Presentation on theme: "Physics Behind the Burglar Alarm Anna Ponce Helen Doo Joua Thao."— Presentation transcript:
Physics Behind the Burglar Alarm Anna Ponce Helen Doo Joua Thao
Overview The Burglar Alarm What is Magnet? Ferromagnets and Electromagnets Basic Principals Faraday’s Law: Magnetic Induction Lenz’s Law Laws Demonstration
Burglar Alarm Types: Magnet and coils and Magnetic Switches Design- Battery powered circuit Spring driven metal switch built into door frame Magnet embedded in the door, lined up to the switch Separately powered buzzer with a relay- driven switch
More… When the door is closed the magnet pulls the metal switch closed so the circuit is complete. The current powers the relay’s electromagnet, so the buzzer stays open. When you move the magnet by opening the door the spring snaps the switch back into an open position. This cuts off the current and closes the relay, sounding the alarm. So When the alarm is armed and a intruder pushes the window open, the magnet slides out of line with the switch, and the buzzer is activated.
What is a magnet? Magnets are mainly made from iron. All magnets have a North and South pole. All magnets have a magnetic field.
More Fun Facts… Like poles repel each other and unlike pole attract each other
Ferromagnets Metals which, when magnetized by a magnetic field are able to hold onto the magnetization even when the field is turned off. Only ferromagnets can be made into a permanent magnets. Placing items in an external field which will retain some magnetism Placing item in Solenoid which are loops of wire with direct current Stroking a existing magnet along a ferromagnetic material from one end to the other repeatedly in same direction. Placing a steel bar in magnetic field, heating high temperatures and hammering as it cools. Word Ferromagnetic comes from the Latin word Ferrus meaning Iron. Element sign is ‘Fe’ Ferromagnetic Materials: Iron, Steel alloys of Iron, Nickels, Samarium, Neodymium, and cobalt.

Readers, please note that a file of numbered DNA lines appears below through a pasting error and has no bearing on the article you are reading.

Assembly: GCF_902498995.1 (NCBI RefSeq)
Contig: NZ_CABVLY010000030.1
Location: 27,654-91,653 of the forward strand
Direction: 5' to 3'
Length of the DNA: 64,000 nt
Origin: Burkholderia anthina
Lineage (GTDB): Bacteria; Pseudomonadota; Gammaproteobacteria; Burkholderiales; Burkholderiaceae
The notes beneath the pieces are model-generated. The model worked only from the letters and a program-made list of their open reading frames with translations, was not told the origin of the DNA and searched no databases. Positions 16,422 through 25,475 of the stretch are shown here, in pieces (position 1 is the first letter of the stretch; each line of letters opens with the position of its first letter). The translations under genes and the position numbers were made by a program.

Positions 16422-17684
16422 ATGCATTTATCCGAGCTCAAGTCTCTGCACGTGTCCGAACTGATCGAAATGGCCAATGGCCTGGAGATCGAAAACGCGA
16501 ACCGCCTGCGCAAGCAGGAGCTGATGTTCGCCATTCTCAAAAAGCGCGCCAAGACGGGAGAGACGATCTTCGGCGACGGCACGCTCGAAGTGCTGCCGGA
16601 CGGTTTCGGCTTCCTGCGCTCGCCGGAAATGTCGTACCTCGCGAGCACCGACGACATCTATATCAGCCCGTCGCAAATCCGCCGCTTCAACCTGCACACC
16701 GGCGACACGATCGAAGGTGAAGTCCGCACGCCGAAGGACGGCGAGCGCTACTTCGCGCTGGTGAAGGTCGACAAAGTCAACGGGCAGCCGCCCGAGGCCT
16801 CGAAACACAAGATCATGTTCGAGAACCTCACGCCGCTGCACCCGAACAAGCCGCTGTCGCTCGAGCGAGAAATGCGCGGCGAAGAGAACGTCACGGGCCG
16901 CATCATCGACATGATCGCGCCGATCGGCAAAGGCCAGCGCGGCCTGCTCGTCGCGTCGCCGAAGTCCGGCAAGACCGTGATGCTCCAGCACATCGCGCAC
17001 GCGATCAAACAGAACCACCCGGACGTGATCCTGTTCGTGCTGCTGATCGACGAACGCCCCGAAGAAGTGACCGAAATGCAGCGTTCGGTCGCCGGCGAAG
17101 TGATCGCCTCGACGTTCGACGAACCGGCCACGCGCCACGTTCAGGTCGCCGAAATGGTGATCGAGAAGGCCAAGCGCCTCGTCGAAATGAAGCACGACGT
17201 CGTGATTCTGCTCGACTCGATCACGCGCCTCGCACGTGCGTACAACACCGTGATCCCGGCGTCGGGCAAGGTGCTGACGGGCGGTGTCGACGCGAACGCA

Electromagnets Coil of wires which, when a current is passed through, generate a magnetic field. Can be turned on and off by a switch To increase the strength of the electromagnet - Increase the current flow - Increase the number of coils - Putting a core of a magnetic material inside the solenoid. The iron core becomes magnetized itself and makes the field stronger.
Definitions – Basic Principles Magnetism- An invisible force that attracts or repels magnetic materials that has electromagnetic effects. Electromagnetic Induction- is the process by which a voltage is generated in a circuit when there is a magnetic flux, and that magnetic flux changes. Magnetic Flux- is the product of the average magnetic field times the perpendicular area that it penetrates. Electromotive Force- movement generated between magnets and an electric current.
Magnetic Flux Number of magnetic field lines passing through the area bounded by the loop. where B = Magnetic field strength A =Area of the coil It is at it maximum value when the field lines are perpendicular to the plane of the loop. It is at zero when the field line are parallel to the loop.
Magnetic Flux Illustration
Faraday’s Law: Magnetic Induction
where N = # of turns Φ = magnetic flux t = time It states: “A voltage (electromotive force) is induced in a circuit when there is a changing magnetic flux passing through the circuit.”
Lenz’s Law where N = # of turns Φ = magnetic flux t = time It states: “An induced electromotive force generates a current that induces a counter magnetic field that opposes the magnetic field generating the current.”
Lenz’s Law Experiment When the switch is closed, current passes through the solenoid. A current in opposite direction is induced in the can. The two currents repel each other leading the can to crush.
Galvanometer Demonstration When the magnet is moved toward the coil, an electric current is generated. Notice the direction of the current when the magnet is move inward and outward. Notice that there is no current the magnet is not moving.